21 апреля 2009 | Автор: Admin | Рубрика: English литература » Художественная литература на английском языке | Комментариев: 0
Geek Mafia by Rick Dakan
English | Blue King Studios 2006 | ISBN: 0977264904 | 320 Pages | PDF | 1.2 Mb
Geek Mafia is a well written, easy to read, and - most importantly- fun book. I live in the setting for the book (Silicon Valley), and it definitely feels like 'the real world'. The technology is all plausible, the characters are believable and I was always interested in what was going to happen next. If I had to give it a genre, I'd say cyberpunk- without the hallucinogenic nonsensical ending. I look forward to a sequel!
The book had me from the start! I found myself unable to put it down, and only did out of guilt for neglecting my work. It was a real page turner. I can hardly wait for his next book!
Fresh from his experience as a co-creator of the online hit City of Heroes, author Rick Dakan takes his knowledge of the video game industry and California counterculture and twists it into an elaborate revenge fantasy fueled by gen-x con-men; Lovable con men and women in the tradition of The Sting and Dirty Rotten Scoundrels.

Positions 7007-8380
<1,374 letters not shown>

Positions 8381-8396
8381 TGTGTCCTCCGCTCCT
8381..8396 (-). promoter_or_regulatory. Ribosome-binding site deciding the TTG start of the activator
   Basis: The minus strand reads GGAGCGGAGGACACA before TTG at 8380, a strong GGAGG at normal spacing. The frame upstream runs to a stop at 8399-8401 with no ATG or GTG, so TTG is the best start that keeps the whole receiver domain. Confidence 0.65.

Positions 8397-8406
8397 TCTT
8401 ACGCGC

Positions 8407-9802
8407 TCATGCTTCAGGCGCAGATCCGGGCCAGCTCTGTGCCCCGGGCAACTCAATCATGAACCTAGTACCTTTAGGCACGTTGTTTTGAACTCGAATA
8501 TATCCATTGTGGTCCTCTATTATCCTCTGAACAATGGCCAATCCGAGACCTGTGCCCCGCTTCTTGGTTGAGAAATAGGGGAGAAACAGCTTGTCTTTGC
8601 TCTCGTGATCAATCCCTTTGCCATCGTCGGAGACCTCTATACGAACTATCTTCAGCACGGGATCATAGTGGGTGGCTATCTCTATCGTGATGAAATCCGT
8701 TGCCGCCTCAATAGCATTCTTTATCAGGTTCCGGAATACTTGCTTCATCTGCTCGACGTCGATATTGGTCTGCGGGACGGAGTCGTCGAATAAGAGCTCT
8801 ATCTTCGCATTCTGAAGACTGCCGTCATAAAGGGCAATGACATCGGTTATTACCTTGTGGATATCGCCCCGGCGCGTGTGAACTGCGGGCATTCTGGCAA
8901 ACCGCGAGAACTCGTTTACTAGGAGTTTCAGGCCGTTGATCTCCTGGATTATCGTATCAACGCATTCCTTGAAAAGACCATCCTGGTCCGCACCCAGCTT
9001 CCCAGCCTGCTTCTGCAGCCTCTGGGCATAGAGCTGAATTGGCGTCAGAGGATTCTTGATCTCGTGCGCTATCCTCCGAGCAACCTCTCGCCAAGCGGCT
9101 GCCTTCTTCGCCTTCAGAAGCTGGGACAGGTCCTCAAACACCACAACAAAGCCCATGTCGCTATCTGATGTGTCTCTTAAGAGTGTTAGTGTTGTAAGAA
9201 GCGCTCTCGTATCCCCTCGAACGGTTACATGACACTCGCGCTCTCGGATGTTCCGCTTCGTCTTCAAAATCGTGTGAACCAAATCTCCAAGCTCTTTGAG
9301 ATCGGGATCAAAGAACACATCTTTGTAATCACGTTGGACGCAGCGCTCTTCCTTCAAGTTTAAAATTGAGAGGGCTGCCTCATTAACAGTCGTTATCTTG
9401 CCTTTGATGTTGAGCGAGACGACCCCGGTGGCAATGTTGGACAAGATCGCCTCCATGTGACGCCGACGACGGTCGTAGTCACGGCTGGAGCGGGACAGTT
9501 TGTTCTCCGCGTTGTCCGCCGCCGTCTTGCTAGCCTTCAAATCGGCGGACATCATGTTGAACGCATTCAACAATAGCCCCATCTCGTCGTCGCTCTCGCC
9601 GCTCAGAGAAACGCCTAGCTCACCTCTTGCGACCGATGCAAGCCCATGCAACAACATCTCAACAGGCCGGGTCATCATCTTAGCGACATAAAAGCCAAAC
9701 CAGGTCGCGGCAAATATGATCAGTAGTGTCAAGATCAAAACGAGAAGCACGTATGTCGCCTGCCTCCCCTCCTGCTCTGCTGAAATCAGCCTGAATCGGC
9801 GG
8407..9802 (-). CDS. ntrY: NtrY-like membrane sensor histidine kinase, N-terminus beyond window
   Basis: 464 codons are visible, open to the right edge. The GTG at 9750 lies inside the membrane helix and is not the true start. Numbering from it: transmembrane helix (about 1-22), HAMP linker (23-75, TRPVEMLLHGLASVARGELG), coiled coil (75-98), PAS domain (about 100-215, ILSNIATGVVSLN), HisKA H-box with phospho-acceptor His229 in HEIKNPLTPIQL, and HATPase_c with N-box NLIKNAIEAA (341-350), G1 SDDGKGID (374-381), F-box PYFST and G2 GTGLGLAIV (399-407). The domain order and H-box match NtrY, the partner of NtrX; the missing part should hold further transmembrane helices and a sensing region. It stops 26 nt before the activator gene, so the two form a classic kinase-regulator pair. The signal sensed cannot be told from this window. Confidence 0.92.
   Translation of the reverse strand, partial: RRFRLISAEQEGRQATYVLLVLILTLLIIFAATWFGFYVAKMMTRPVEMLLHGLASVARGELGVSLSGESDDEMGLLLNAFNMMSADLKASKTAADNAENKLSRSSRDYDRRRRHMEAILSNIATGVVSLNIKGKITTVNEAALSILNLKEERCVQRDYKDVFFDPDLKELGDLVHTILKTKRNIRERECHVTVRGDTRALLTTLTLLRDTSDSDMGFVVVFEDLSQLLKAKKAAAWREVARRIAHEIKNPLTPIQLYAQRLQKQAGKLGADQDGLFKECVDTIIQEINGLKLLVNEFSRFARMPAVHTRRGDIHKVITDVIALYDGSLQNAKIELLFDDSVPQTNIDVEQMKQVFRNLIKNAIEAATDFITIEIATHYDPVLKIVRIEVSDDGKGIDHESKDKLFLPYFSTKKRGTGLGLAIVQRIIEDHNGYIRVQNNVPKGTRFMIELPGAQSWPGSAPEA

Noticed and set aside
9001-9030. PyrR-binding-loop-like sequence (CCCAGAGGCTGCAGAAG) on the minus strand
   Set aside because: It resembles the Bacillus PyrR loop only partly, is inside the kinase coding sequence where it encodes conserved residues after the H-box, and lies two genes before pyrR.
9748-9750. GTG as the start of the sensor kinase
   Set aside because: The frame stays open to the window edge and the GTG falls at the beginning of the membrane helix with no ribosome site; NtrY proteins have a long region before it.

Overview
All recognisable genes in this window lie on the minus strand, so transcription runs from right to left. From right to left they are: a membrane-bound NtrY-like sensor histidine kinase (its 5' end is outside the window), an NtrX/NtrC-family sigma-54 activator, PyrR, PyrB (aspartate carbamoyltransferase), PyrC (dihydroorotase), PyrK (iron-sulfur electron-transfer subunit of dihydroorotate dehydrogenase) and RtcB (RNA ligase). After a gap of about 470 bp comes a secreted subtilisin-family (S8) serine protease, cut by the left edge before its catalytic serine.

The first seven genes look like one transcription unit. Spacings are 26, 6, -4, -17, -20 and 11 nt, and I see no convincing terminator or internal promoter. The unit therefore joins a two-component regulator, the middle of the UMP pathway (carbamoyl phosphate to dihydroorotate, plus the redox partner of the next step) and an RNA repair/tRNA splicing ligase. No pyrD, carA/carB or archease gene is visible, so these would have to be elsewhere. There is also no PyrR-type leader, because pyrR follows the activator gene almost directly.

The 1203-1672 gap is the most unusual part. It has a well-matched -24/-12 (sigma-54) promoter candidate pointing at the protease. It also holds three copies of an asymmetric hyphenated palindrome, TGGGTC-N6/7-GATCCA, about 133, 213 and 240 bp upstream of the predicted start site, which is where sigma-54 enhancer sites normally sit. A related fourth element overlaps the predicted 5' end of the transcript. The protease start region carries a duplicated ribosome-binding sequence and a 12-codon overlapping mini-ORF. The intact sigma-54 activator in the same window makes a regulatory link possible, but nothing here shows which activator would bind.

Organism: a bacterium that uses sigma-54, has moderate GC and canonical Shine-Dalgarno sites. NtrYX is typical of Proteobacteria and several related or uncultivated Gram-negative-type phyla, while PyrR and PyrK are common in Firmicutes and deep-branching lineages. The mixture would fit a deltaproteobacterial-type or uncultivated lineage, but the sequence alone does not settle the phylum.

Peopled with tech-heads, hippies and comic-book artists, Dakan's Mis-en-Scene is a fascinating fringe full of pop-culture infused societal dropouts who scatter like subversive cockroaches when he shines the light on them. But even more fascinating is that the author seems ready to crawl into the walls with them. He doesn't just romanticize their renegade guerilla lifestyle. He practically enshrines it.
Unapologetically liberal, Dakan finds time to get his digs in on the other side, glossing over the fact that con-men are, by definition, more ruthlessly capitalistic than even Republicans. Whether putting his politico in the mouths of criminals advances his cause is questionable. Whether it advances his story I leave to the reader. But if you're squeamish about broad, acerbic partisanism, be forewarned.
That aside, Dakan proves he can spin a thriller with the best of them, winning us over to his side, at least for the duration of the book. He doesn't shy away from the danger, ruthlessness, and often pettiness of his beloved cut-throat anarchy, and the series of capers, chases, fights and betrayals that ensue are hard-boiled enough to entertain any reader, regardless of their political stripe. And while they would perhaps be unlikable if brought to life, on paper Dakan's characters are charming enough to make an admirable addition to any collection of fictional friends. The sentiments may sometimes be divisive, but the storytelling never is, suggesting that nothing unites Americans like a good fiction.